wavelengths were obtained on different days; due to a rearrangement of the setup, the part of the sensor illuminated waschanged (only about 8,000 out of 1.5M pixels are illuminated in this setup). Hence, the data is specific to the part of thesensor illuminated. This is a possible indication that the localized defects play a role in the response. The model is thusone in which defects with energy levels in the band gap provide the mechanism to enable photons with energy less thanthe band gap to cause a response. Probing the IR response thus becomes a potential novel way to study defects insilicon.-14ln (QE)-15-16248 K258 K268 K278 K288 K293 K-17-18-191220124012601280wavelength [nm]Figure 1. The natural logarithm of the quantum efficiency as a function of wavelength at various temperatures.A linear fit is drawn to guide the eye.Figure 2 shows explicitly the temperature dependence at various wavelengths. It can be seen that for longer wavelengthsthe QE decreases significantly. The data for a given wavelength is done on the same part of the sensor and one noticesthat the data looks quite acceptable in the sense of the absence of scatter. These data lend credence to the explanation forthe scatter in the data in Fig. 1, since the Fig. 2 data were obtained on one part of the sensor. It is important to realizethat it is relatively easy for photons of 1220 nm to falsify measurements at a wavelength of 1290 nm. To studywavelengths longer than 1300 nm, the setup has to be modified from monochromator, light bulb, and high pass filtersbecause the QE will be extremely low.1.2e-61230124012501260127012701290Quantum 70280290Temperature [K]Figure 2. The dependence of the quantum efficiency on temperature for seven different wavelengths.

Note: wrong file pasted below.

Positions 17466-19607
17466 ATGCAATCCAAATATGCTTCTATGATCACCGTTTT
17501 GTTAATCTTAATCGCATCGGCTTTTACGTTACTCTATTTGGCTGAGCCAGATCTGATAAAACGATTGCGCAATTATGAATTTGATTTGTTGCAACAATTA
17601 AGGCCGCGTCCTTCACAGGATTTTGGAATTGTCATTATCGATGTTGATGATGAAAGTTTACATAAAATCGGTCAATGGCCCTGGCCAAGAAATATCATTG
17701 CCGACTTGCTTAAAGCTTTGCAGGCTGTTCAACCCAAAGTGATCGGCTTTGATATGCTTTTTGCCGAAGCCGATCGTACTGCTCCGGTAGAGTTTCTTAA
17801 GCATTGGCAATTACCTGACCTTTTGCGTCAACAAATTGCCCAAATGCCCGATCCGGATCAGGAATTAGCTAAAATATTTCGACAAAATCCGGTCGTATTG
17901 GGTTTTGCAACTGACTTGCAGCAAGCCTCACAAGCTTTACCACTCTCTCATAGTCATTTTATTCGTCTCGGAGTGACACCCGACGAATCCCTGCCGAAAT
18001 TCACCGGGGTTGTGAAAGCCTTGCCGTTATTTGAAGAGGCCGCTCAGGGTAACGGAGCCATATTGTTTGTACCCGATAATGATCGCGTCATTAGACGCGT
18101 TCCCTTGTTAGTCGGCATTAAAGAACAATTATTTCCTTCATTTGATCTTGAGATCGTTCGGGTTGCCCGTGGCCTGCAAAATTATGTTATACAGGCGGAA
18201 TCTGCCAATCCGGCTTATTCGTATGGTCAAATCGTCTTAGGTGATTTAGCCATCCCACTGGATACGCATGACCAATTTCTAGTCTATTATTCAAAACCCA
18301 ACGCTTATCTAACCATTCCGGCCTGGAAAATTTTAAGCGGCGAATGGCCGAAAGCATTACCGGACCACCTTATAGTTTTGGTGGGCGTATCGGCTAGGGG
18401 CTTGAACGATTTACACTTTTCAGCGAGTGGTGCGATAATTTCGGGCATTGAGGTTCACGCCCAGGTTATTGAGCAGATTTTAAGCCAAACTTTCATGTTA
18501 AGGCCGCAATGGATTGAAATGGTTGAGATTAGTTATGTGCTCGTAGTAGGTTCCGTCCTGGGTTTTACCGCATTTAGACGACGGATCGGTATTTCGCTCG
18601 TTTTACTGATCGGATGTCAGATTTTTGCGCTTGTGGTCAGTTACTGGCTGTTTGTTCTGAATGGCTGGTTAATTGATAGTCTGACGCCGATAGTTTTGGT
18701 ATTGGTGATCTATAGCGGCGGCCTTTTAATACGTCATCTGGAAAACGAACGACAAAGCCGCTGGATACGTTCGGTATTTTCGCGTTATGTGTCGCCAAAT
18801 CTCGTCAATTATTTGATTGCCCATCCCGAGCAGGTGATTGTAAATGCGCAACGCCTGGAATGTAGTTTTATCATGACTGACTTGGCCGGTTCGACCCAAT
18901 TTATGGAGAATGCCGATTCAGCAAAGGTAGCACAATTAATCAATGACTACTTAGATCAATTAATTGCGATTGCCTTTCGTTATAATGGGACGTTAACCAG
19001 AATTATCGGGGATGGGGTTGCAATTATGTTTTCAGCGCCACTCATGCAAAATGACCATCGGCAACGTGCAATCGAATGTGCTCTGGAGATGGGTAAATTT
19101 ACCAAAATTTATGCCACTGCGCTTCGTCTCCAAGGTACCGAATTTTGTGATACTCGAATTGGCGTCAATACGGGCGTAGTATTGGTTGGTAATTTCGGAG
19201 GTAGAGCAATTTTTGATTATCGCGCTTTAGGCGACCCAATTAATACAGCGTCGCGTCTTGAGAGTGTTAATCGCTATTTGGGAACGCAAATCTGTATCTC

Looking at the results of the QE versus temperature, it seems as if the QE increases exponentially with the temperature.Since the response to the infrared light is temperature dependent, we can consider the activation energy of this process.Looking at the Arrhenius plot for a given wavelength (Fig. 3), one sees that a reasonable fit to the data is obtained. Thestraight line fit through these points brings out that there is a slight curvature in the data. A possible explanation is thatmultiple processes with different activation energies play a role.-14.0ln (QE)-14.5-15.0-220.127.116.11.18.104.22.168.0-11000/T [K ]Figure 3. Arrhenius plot for 1230 nm: the natural logarithm of the quantum efficiency vs. temperature.The IR-response, y, is approximately given by the following equation: yy0 exp 'E / kT with kT being the productof Boltzmann’s constant and the absolute temperature. The slope of the line in Fig. 3 gives the activation energy as:'E 238 meV.The same procedure can be used for the other wavelengths. As one can see in Fig. 4, the slope and hence the activationenergy, seems to decrease with increasing wavelength. That means that with longer wavelengths, and therefore smallerphoton energy, the activation energy gets smaller, too. It is to be observed that this is surprising. If simple (near-bandedge) impurities are the root cause, one would expect the activation energy to be the same for all wavelengths.-14ln 22.214.171.124.0-11000/T [K ]Figure 4. Arrhenius plots of natural logarithm of the quantum efficiency for wavelengths from 1220 nm to 1290 nm.In order to compare data sets for the various wavelengths and therefore different exposure times, one has to be sure thatthe exposure time has no influence on the activation energy. We have taken data for 30, 60, and 300 seconds exposure